# Question Video: Solving Trigonometric Equations Involving Special Angles Mathematics

If 0Β° β€ π < 180Β°, find the solution set of β2 sin π cos π β sin π = 0.

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### Video Transcript

If angle π is greater than or equal to zero degrees and less than 180 degrees, find the solution set of the square root of two sin π cos π minus sin π equals zero.

The first thing we may notice is that both terms in our equation contain a factor of sin π. Taking out this factor, we find that sin π multiplied by the square root of two cos π minus one is equal to zero. We now have an equation where two factors multiplied together equal zero.

We know that in order for this situation to be true, one of our two factors β called π΄ and π΅ in this simple case β must also be equal to zero. We can, therefore, set up two cases for our solutions: one in which sin π equals zero and another in which root two cos π minus one equals zero.

Letβs first look at the case of sin π equals zero. This equation is one of the exact trigonometric ratios that you may be familiar with. Let us also plot this on a graph to help visualise the solution. First, let us observe the range given in the question. The question tells us that π must be greater than or equal to zero. This has been represented by a solid line on the graph at π equals zero. The question also tells us that π must be less than 180 degrees. This has been represented by a dotted line on the graph at π equals 180.

In order to see our solutions on the graph, let us draw another line at π¦ equlas zero and observing where the two lines intersect. In doing this, we will find the points at which π¦ is equal to sin π which is also equal to zero, as required for our solutions. Looking at our graph, we can see intersection points at π equals zero, π equals 180, and π equals 360 degrees.

Of these three points, we can eliminate π equals 360 degrees as it is clearly outside of our range. We can also eliminate π equals 180 degrees since our question states that π can be less than, but not equal to 180. Finally, we can see that π equals zero degrees is included within our range and is therefore one of the solutions to our question. This agrees with the exact trigonometric ratio that we used earlier.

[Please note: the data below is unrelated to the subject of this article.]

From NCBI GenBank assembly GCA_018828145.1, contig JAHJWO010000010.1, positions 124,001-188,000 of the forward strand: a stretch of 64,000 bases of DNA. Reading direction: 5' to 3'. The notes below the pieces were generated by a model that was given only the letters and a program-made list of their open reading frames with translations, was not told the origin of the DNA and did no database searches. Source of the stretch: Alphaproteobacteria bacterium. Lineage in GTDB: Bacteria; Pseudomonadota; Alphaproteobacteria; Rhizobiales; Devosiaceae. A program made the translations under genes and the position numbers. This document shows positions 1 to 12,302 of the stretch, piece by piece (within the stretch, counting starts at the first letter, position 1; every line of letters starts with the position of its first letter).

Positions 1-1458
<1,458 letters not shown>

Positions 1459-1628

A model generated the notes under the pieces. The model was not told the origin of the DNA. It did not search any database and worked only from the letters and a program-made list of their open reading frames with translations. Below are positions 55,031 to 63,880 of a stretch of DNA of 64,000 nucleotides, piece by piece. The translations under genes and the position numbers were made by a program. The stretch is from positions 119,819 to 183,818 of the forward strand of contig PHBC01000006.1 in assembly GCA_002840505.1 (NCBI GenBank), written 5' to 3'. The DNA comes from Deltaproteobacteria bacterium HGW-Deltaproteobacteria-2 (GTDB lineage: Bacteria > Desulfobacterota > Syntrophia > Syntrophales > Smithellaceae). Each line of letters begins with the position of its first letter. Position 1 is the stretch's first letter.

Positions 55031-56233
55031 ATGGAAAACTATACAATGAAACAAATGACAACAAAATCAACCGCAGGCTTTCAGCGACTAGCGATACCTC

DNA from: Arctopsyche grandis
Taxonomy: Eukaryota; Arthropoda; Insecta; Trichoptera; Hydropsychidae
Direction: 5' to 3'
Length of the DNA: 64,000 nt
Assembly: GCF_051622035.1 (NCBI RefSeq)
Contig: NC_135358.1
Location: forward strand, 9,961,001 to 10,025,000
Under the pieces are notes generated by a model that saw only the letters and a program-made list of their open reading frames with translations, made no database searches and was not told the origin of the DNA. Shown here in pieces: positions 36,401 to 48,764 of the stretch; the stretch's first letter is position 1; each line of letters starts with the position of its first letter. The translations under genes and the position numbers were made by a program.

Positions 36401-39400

Although we have found a solution, it is important to remember that the question is not yet complete since we havenβt considered the case where the square root of two cos π minus one is equal to zero. Let us work on rearranging this into a more useful form.

The first thing we can do is add one to both sides of our equation. The next thing we can do is to divide both sides by the square root of two. Again, looking at this, you may recognize that cos π equals one over the square root of two is one of the exact trigonometric ratios. Using this knowledge, we can say that π equals 45 degrees in this case.

As with our previous case, let us plot this on a graph to make sure we arenβt missing any solutions. Here, we have the line π¦ equals cos π. We have also marked the range that we are interested in on the diagram.

Let us now draw the line π¦ equals one over the square root of two on the diagram and observe the intersection points with our line. At these intersection points, π¦ will equal cos π, which will also equal one over the square root of two, as required for our case. We may not immediately be able to draw this line. And so we can evaluate that one over the square root of two is approximately equal to 0.71 to two decimal places.

We can now more easily visualise this line on our diagram. Looking at our diagram, we can see two intersection points. However, there is only one point that lies within the required range. Inspecting this point, we can see that this agrees with our solution and that π is indeed at 45 degrees.

Now that we are happy with the solution to our second case, we can combine this with the solution to our previous case. We can, therefore, say the solution set that satisfies our question is π equals zero degrees and 45 degrees.